Elaborate body shells.
Between 1932 and 1939 a whole range of elaborate body shells for both open and enclosed vehicles were built in Sindelfingen, along with bodies fitted with special protection. Many of the elegantly designed bodies produced during that period under the aegis of Ahrens and Geiger have a timeless beauty about them that, even decades later, has lost nothing of its fascination or radiance. Quite a few of the vehicles of that time regularly receive awards in renowned Concours d'Elegance such as that held at Pebble Beach in California each year. Right at the top of the list of these design highlights stands the Special Roadster with its raked radiator grille, which takes to the “public stage” to enthusiastic applause on a regular basis. No less exciting are the cabriolet variants of the same model which, with their snugly fitting, lined soft tops, have the added advantage of greater everyday practicality. Also produced in Sindelfingen in this period were the first cabriolet models with a hardtop, aptly known as combination cars or combination coupés. But individual customer requests such as special chrome adornment in the form of a protective grille in front of the pointed radiator or chrome strips emphasising the vehicle’s elegant lines, were also made possible. And let us not forget the positioning of the two spare wheels within the front wings or in the rear of the vehicle, which also had a significant impact on the design of the body. Or the addition of equipment items such as a radiator or a heater – things that we take for granted today but which back then were exclusive optional extras.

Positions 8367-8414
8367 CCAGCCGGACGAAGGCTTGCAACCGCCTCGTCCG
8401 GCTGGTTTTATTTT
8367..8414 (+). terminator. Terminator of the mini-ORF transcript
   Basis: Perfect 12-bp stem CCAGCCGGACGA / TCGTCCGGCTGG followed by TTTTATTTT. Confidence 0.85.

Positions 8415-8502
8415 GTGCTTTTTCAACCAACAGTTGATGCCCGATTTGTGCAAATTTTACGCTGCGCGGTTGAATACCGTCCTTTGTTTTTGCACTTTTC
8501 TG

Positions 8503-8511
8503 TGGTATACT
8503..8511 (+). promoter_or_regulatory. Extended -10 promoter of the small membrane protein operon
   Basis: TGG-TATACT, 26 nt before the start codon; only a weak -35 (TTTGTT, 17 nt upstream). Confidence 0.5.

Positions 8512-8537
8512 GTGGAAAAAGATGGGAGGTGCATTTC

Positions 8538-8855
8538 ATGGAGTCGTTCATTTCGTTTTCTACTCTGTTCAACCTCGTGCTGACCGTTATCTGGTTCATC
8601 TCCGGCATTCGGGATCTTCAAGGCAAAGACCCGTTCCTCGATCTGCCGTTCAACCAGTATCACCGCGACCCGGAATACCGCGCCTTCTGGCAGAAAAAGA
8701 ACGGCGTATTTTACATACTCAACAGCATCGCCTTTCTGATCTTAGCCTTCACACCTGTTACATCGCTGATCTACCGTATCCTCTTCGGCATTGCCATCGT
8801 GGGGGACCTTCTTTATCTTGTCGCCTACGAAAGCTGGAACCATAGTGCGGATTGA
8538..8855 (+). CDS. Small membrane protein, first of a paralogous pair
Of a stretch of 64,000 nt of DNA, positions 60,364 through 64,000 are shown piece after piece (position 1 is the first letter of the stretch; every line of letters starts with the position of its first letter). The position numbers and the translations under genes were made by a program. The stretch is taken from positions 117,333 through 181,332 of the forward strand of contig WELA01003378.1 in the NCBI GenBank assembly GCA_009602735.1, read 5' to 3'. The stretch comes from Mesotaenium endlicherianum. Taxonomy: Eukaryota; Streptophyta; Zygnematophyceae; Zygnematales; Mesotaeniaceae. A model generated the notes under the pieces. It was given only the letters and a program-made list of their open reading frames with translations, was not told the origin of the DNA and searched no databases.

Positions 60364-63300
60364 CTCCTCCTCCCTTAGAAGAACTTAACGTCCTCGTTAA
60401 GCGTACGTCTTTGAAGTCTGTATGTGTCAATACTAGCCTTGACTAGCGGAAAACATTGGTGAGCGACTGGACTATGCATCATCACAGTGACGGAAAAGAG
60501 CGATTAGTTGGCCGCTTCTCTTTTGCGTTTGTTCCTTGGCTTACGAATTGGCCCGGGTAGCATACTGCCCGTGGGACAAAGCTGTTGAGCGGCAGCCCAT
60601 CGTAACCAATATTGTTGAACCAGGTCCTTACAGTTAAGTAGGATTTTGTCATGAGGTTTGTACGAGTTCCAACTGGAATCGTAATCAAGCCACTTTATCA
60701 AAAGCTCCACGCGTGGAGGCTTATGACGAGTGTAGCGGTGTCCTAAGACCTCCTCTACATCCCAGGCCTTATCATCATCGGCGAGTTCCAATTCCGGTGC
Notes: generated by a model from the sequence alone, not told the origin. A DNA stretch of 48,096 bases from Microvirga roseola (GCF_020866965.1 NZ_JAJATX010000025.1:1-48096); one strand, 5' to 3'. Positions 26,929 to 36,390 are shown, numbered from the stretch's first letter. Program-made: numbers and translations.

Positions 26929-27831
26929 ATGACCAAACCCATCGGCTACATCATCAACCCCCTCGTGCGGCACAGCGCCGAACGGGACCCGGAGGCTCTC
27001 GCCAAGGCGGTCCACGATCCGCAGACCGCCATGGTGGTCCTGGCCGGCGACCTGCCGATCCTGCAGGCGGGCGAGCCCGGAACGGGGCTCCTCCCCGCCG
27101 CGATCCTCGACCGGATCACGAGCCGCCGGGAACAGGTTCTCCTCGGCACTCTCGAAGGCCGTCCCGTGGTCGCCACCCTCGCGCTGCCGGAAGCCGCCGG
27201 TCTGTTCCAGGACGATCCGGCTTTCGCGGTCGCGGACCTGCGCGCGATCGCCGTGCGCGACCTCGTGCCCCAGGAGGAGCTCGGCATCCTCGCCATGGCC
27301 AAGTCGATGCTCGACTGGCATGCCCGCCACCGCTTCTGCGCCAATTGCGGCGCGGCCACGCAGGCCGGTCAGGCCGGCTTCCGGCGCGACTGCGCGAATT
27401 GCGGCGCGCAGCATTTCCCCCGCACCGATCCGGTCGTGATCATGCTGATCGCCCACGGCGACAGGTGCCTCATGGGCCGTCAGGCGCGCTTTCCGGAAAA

The special vehicle production unit turned the dreams of its discerning clientele into reality, wherever at all possible. Ahrens reported that it was almost a regular occurrence for the family of the future vehicle owner to visit for a few days in order to commit time to and receive advice on the choice of body shape, to make their individual selection of colours and materials and even to determine the vehicle’s technical specification. The result in each case would be a unique vehicle, tailored perfectly to an individual lifestyle.
The expertise and flexibility of the special vehicle production unit meant that the specialists in Sindelfingen also became involved in constructing the extremely lightweight bodies that needed to be built at extremely short notice for sporting use in the popular off-road races of the 1930s, creating two-seater models with aluminium bodies that weighed barely 100 kilograms.
Special requests in terms of body design were quite a normal occurrence for the special vehicle production unit. Questions about aerodynamically designed bodies thus found sympathetic ears among the body-building artists in Sindelfingen. They shied away from nothing, not even from the otherwise seemingly untouchable pointed radiator. Examples here include a touring saloon version of the 500 K delivered to a customer in the Dutch East Indies (from 1949 on Indonesia), a 540 K Cabriolet produced in 1936 or the 540 K with fully aerodynamic body that was supplied to the German Dunlop works in 1938.